It's the whole "they don't care how much you know until they know how much you care" principle. I was willing to hear my husband out because he knows me and I know him. Because he knows me well, his concerns were meaningful to me.

If you don't know the parents well, you haven't established the trust required to even suggest that their child might need extra support in a church setting.

My husband was willing to see us through the outcomes of any diagnosis;
you need to be willing, prepared, and available to support your families through their outcomes.

When I received a diagnosis, my husband didn't leave. He didn't get me to that point and then bail on me. He was in it for the long haul, showing that he cared with his actions. You need to realize that the outcome could wrap everything up nicely... or it could reveal ongoing needs. If the needs are ongoing, will the church be there? Will you be willing to provide support and/or make sure others in your church are mobilized to provide that support?

In other words, if you aren't able to assist with a solution, then you're not the right person to say anything.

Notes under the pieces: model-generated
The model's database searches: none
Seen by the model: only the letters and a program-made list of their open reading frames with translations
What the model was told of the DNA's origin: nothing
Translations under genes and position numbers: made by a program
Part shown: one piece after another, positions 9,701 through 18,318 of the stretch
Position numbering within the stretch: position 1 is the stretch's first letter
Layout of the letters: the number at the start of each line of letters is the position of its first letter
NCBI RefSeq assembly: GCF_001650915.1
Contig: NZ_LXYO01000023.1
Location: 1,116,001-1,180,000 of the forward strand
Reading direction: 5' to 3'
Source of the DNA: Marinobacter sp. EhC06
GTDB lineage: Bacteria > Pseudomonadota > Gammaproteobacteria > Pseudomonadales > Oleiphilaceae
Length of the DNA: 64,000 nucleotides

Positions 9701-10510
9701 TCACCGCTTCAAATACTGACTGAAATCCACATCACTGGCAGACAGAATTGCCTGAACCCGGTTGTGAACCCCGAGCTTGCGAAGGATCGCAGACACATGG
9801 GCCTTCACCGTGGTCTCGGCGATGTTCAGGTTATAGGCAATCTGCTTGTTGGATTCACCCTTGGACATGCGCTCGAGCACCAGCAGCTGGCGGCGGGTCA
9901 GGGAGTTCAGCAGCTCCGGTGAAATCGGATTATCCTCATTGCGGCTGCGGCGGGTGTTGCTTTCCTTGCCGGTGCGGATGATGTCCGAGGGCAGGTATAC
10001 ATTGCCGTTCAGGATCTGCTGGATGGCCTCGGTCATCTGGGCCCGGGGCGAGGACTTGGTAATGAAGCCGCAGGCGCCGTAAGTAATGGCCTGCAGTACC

My husband recognized that my denial meant I was grieving my old life;
you need to let parents grieve too if they need to.

This means letting them move through the stages of grief on their own timetable, not yours. Pray that the Holy Spirit will convict them of the need to move on when His timing is right, and don't try to play God by enforcing your own timetable.

Be patient. Be willing to listen. And be there for them, even if and especially when they're struggling with guilt, despair, or denial.

My husband know he couldn't meet every need and was willing to let the experts do their jobs;
you need to be willing to help parents connect with other resources if necessary.

The church should work to include people with disabilities in the body of Christ. However, my role as special needs ministry coordinator doesn't mean that I have to offer speech therapy, medical consultations, and education consulting to every family. I'm not equipped or qualified for all of that.

Just as my husband was willing to concede that doctors would be more helpful to me in some areas than he could be, you need to realize that the church's primary mission isn't to fill every practical earthly need for our families.

My husband prayed and sought God's wisdom through every step of this process with me;
so should you.